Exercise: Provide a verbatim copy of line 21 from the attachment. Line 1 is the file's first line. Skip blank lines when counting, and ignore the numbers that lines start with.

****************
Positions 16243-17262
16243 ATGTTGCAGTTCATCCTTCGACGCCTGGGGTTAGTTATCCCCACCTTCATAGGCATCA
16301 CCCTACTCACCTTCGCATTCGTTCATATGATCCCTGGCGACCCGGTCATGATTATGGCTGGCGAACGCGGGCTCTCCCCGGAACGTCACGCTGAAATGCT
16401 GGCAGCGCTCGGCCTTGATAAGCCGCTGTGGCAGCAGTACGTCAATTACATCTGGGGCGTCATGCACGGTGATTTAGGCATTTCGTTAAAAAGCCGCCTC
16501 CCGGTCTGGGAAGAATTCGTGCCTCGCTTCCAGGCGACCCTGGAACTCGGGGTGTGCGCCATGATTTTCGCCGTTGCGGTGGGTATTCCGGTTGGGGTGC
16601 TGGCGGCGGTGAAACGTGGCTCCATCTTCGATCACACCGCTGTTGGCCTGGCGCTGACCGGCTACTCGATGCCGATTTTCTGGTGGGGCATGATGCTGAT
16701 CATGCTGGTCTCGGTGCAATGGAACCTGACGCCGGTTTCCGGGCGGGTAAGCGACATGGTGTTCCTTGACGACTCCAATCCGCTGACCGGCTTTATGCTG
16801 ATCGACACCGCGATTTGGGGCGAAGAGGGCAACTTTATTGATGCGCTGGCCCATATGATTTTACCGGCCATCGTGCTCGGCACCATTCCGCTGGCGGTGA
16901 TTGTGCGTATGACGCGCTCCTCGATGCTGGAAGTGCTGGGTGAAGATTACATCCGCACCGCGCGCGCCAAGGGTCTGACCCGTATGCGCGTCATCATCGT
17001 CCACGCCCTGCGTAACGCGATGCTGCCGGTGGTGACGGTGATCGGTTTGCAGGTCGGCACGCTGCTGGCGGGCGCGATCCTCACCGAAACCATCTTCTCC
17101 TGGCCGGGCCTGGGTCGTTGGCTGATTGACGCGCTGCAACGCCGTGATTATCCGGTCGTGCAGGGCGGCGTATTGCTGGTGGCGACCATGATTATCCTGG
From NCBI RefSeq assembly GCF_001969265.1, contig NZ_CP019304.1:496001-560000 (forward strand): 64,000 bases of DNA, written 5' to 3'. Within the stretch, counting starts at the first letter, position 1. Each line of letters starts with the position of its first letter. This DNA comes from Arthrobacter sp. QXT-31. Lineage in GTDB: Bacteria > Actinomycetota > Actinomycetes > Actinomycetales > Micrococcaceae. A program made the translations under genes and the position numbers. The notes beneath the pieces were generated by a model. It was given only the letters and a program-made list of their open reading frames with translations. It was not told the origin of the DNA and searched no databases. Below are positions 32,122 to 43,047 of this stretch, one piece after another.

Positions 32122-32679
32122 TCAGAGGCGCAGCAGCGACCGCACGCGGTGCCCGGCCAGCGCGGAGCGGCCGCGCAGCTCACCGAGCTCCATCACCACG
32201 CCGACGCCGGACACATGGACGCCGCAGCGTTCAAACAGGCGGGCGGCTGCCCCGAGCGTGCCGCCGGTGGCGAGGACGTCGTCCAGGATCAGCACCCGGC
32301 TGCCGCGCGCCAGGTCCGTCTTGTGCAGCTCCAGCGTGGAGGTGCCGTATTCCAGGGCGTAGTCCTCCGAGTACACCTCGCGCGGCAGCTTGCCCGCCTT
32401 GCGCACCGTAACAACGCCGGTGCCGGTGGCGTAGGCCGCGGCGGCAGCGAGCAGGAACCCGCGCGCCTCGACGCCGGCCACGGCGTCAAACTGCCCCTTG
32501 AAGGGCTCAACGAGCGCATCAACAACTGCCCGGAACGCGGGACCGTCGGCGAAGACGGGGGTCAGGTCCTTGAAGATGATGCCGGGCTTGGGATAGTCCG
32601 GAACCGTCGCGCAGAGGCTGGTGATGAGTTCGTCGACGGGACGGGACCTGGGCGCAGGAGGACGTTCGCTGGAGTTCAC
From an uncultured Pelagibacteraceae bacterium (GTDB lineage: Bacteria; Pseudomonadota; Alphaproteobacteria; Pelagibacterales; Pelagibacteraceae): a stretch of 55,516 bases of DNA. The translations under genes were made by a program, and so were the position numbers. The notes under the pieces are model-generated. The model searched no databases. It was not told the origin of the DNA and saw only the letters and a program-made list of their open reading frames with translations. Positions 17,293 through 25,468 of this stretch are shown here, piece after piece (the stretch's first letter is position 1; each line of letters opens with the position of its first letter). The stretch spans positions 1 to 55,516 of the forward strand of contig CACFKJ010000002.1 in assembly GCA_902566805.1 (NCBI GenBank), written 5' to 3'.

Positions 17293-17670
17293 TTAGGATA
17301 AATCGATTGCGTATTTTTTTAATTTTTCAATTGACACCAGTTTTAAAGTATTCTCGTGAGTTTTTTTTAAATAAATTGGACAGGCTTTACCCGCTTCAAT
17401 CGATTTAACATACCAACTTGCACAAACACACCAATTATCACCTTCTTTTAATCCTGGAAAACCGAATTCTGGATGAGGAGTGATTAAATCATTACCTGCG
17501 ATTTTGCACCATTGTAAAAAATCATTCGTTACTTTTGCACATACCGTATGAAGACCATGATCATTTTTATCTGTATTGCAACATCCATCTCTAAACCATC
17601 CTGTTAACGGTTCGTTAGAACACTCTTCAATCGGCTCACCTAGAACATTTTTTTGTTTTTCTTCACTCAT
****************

Positions 17293-17670